The Pentagon Is Funding Memory Chip Brain Implants

July 11, 2014 | Sophie Weiner

The Department of Defense has committed $40 million of funding for the development of Restoring Active Memory (RAM) brain implants — a “very small, implantable, wireless neural interface device,” the Wire reports. DARPA is interested in the project as a way to help military personnel restore their memory after they suffer brain injuries in combat. DARPA has also been highly involved in the efforts to map the human brain, which many neuroscientists are now calling misguided and possibly harmful to future scientific efforts.

DARPA’s statement details their hopes for the project:

The start of the Restoring Active Memory program marks an exciting opportunity to reveal many new aspects of human memory and learn about the brain in ways that were never before possible. Anyone who has witnessed the effects of memory loss in another person knows its toll and how few options are available to treat it. We’re going to apply the knowledge and understanding gained in RAM to develop new options for treatment through technology.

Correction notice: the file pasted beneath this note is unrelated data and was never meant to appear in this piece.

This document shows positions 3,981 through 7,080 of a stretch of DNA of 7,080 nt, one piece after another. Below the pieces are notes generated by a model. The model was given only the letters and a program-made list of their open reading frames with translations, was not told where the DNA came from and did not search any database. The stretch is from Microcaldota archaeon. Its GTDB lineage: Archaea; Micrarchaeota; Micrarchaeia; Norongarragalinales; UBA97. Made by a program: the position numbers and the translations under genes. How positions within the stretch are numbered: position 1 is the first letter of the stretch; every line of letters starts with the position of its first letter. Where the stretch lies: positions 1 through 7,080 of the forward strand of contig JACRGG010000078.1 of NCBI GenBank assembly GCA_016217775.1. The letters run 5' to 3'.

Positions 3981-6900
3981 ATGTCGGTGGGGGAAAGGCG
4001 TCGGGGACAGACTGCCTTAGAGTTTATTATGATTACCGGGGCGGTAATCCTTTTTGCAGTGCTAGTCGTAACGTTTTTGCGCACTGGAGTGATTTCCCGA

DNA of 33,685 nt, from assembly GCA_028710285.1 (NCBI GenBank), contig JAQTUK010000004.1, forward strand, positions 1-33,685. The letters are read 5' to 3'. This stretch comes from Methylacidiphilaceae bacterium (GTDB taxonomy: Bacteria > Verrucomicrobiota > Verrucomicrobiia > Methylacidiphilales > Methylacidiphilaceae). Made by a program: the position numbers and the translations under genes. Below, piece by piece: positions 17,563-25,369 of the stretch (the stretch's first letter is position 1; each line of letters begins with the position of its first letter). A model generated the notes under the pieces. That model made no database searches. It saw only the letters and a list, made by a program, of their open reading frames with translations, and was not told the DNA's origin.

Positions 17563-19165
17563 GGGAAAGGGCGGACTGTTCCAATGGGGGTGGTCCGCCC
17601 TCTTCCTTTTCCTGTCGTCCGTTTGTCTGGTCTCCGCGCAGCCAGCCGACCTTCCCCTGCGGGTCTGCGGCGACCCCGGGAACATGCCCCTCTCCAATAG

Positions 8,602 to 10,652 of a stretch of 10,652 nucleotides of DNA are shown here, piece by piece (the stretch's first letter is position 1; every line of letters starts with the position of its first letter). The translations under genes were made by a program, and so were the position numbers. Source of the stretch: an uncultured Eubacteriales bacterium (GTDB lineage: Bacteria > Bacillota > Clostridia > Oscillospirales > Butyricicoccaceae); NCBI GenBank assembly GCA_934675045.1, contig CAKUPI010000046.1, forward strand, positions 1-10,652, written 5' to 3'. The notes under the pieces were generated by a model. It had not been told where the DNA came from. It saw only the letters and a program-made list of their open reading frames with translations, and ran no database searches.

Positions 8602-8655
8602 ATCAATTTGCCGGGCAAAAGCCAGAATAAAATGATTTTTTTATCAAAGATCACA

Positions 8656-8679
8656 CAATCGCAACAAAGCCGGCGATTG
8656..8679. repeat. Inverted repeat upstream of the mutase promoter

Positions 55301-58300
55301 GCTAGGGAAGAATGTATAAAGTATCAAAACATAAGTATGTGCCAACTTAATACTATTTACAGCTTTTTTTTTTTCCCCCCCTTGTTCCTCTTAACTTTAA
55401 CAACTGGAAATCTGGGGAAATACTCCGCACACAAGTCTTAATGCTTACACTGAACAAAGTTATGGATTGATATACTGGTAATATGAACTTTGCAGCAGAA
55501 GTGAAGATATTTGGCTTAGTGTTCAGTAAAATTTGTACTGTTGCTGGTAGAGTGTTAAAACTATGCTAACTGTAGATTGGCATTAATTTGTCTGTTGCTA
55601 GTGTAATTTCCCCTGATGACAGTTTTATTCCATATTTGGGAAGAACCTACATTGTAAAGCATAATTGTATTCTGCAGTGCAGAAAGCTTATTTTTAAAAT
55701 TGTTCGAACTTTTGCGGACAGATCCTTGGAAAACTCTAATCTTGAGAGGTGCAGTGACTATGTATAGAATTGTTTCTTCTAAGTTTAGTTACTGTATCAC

Of course, it’s hard to not read into the sinister possibilities for a government-funded brain implant, but it’s also hard to argue against tools that combat brain injury and disease. (Photo: Scipro/Science Photo Library)